Movie review by
Charles Cassady Jr., Common Sense Media
Arachnophobia Movie Poster Image
Popular with kidsParents recommend
Creepy/clever creature feature with touches of humor.
  • PG-13
  • 1990
  • 103 minutes

Parents say

age 13+
Based on 10 reviews

Kids say

age 11+
Based on 19 reviews

A lot or a little?

The parents' guide to what's in this movie.

Positive Messages

Though the superficial message is Dr. Jennings facing his worst phobia and triumphing, some might detect a sub-theme: a sardonic portrayal of "peaceful" small-town USA as more treacherous, small-minded, and mean-spirited than the major metropolitan communities.

Positive Role Models & Representations

Dr. Jennings has a supportive wife and family and manages to pull himself together and fight the spider menace despite paralyzing fear. There are less flattering portrayals of the provincial California townsfolk; they seem suspicious and small-minded.


Spider bites, a few in closeup, resulting in seizures and death. A sight of hideously withered human and animal corpses. Spiders are squashed and burned; human victims include a nice old lady and a high school athlete. Climactic incendiaries and explosions, and even a projectile weapon.


No full toplessness, but female flesh as a spider in a
shower crawls between a girl's exposed cleavage. Science discussion of the sex organs possessed by the species of spider involved. Suggestion that (married) humans and (unmarried) spiders are about to have sex.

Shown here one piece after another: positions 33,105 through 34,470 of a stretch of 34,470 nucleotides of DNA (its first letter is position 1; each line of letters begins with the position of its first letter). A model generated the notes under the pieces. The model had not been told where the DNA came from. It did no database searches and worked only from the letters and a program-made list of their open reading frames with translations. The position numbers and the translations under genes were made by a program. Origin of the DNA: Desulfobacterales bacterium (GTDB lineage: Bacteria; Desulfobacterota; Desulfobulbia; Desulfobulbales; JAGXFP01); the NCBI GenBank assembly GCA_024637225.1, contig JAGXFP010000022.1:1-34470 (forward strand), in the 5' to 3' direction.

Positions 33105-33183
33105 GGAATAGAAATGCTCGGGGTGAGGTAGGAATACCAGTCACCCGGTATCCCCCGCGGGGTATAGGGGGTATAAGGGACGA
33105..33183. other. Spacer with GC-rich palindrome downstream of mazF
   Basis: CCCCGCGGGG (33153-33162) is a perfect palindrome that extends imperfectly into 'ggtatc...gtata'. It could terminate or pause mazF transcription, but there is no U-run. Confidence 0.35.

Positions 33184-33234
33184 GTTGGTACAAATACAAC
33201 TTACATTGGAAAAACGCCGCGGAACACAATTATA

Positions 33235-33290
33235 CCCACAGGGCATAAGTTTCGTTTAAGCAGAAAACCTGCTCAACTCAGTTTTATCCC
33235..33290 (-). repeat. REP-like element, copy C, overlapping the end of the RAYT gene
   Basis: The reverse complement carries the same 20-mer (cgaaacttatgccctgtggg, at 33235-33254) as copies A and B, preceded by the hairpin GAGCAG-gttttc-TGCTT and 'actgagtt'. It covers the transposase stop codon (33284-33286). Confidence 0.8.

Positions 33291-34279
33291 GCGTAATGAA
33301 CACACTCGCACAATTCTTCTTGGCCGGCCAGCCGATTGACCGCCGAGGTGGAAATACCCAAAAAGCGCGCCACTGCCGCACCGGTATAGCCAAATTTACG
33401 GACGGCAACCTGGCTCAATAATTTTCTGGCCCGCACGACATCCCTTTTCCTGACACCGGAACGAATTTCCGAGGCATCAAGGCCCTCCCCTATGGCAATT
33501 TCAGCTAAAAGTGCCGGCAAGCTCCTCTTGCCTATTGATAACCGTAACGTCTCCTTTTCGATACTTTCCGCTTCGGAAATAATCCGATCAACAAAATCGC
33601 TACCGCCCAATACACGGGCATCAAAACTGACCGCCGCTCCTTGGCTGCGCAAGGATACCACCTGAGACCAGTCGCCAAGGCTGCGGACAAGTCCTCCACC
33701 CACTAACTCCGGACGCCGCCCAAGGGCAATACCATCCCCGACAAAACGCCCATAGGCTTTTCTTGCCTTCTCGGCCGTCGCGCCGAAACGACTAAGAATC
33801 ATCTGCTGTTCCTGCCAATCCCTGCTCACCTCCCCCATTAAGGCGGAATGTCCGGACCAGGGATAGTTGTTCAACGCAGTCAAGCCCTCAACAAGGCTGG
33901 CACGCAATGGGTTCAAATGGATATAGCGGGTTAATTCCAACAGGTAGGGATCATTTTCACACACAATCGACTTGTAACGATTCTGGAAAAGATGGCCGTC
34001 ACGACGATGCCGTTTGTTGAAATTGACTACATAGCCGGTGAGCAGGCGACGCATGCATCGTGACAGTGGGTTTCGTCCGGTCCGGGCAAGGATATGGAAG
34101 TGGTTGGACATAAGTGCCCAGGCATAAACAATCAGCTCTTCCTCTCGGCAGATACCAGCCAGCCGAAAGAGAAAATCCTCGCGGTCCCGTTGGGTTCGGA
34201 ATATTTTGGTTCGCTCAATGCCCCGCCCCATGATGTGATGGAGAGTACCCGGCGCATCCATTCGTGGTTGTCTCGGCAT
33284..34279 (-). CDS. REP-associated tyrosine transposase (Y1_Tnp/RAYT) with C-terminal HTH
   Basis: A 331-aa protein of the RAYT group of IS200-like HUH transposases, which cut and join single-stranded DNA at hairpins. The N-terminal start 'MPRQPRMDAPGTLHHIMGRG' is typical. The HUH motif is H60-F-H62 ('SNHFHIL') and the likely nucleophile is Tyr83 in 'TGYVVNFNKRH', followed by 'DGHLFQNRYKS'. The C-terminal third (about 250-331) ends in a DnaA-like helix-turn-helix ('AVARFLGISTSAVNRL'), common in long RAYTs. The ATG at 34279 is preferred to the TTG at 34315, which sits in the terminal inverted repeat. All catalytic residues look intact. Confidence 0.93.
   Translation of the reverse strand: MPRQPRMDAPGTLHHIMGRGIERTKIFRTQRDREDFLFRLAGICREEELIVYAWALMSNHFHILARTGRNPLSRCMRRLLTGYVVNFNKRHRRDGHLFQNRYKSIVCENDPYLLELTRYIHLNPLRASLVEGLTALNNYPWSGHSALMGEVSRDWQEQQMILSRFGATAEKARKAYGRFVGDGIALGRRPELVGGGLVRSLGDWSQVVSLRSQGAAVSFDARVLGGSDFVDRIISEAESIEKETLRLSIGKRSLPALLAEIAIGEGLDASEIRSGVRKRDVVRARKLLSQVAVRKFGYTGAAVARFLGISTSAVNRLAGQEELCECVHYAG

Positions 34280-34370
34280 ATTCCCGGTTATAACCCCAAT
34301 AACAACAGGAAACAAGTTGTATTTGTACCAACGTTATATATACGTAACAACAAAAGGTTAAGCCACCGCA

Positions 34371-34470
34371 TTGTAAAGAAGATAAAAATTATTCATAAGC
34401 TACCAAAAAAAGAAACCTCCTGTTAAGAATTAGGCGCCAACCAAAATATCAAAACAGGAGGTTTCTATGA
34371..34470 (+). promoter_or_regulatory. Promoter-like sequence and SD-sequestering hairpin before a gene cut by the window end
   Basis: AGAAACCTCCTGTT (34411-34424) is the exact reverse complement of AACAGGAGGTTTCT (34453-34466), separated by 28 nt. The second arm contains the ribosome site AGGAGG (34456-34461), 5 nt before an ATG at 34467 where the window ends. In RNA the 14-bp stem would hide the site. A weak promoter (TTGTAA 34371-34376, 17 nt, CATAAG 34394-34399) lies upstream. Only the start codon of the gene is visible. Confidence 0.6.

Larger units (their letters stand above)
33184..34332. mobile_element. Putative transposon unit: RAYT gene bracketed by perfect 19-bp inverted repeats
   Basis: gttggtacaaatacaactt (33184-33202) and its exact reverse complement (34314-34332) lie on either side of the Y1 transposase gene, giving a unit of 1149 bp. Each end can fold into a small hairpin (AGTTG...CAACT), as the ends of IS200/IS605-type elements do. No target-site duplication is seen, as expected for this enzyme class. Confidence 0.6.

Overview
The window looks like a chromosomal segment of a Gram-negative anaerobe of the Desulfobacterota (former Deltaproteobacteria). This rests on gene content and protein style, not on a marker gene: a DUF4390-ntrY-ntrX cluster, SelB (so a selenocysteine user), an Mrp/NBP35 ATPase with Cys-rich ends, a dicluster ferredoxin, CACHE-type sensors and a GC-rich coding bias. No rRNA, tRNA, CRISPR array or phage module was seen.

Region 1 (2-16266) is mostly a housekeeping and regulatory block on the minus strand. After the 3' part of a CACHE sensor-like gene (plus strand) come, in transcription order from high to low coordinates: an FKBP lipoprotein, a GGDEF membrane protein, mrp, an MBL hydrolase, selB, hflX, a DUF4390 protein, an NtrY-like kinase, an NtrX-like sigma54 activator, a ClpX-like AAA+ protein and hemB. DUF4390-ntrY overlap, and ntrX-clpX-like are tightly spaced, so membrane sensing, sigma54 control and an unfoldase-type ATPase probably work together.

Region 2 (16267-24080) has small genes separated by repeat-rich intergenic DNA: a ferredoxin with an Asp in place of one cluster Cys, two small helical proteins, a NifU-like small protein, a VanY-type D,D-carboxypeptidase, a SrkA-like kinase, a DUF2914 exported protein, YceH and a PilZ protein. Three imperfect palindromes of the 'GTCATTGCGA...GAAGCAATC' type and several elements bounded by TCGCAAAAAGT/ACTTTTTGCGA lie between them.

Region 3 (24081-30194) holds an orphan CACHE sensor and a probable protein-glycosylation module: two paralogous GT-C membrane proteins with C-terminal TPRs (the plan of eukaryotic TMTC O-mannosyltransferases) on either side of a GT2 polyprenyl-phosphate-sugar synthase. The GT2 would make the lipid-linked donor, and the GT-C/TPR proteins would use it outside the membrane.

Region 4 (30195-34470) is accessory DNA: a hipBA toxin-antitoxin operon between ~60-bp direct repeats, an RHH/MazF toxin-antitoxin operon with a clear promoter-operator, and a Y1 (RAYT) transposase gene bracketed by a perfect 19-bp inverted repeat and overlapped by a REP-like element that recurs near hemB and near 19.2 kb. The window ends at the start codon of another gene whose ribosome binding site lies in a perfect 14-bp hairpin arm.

"Damn," "hell," the s-word, "SOB," "God-damned."

Drinking, Drugs & Smoking

Some social drinking. A luxury wine collection in a cellar ends up being key to the climax.

What parents need to know

Parents need to know that this horror-comedy features spider-bite-seizure deaths of likeable characters, including grandparent-ish types and imperiled house pets, and there is one particularly hideous corpse. Dialogue includes swearing (at the PG-level), and there is some naked female anatomy strategically revealed in a shower sequence. Needless to say, young (and old) viewers with a morbid fear of spiders may find some of the visuals uncomfortable or nightmare-inducing. There is the use of a nail gun as a weapon that may encourage unwise copycat behavior among kids.